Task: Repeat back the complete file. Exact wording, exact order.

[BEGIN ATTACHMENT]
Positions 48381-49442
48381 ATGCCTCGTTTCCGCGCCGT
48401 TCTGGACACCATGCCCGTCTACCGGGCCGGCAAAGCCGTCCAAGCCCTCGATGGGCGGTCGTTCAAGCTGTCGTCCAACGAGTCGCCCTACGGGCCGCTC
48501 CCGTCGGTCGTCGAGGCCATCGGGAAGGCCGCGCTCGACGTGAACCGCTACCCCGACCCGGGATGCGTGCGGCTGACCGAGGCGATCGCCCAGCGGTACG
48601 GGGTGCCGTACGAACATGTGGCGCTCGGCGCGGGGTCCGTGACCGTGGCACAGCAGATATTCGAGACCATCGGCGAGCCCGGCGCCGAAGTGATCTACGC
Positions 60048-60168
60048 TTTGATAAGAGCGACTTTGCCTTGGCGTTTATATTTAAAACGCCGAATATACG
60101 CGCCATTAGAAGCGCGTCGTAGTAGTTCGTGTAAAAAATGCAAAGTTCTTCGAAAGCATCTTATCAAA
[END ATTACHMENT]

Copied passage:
Positions 48381-49442
48381 ATGCCTCGTTTCCGCGCCGT
48401 TCTGGACACCATGCCCGTCTACCGGGCCGGCAAAGCCGTCCAAGCCCTCGATGGGCGGTCGTTCAAGCTGTCGTCCAACGAGTCGCCCTACGGGCCGCTC
48501 CCGTCGGTCGTCGAGGCCATCGGGAAGGCCGCGCTCGACGTGAACCGCTACCCCGACCCGGGATGCGTGCGGCTGACCGAGGCGATCGCCCAGCGGTACG
48601 GGGTGCCGTACGAACATGTGGCGCTCGGCGCGGGGTCCGTGACCGTGGCACAGCAGATATTCGAGACCATCGGCGAGCCCGGCGCCGAAGTGATCTACGC
Positions 60048-60168
60048 TTTGATAAGAGCGACTTTGCCTTGGCGTTTATATTTAAAACGCCGAATATACG
60101 CGCCATTAGAAGCGCGTCGTAGTAGTTCGTGTAAAAAATGCAAAGTTCTTCGAAAGCATCTTATCAAA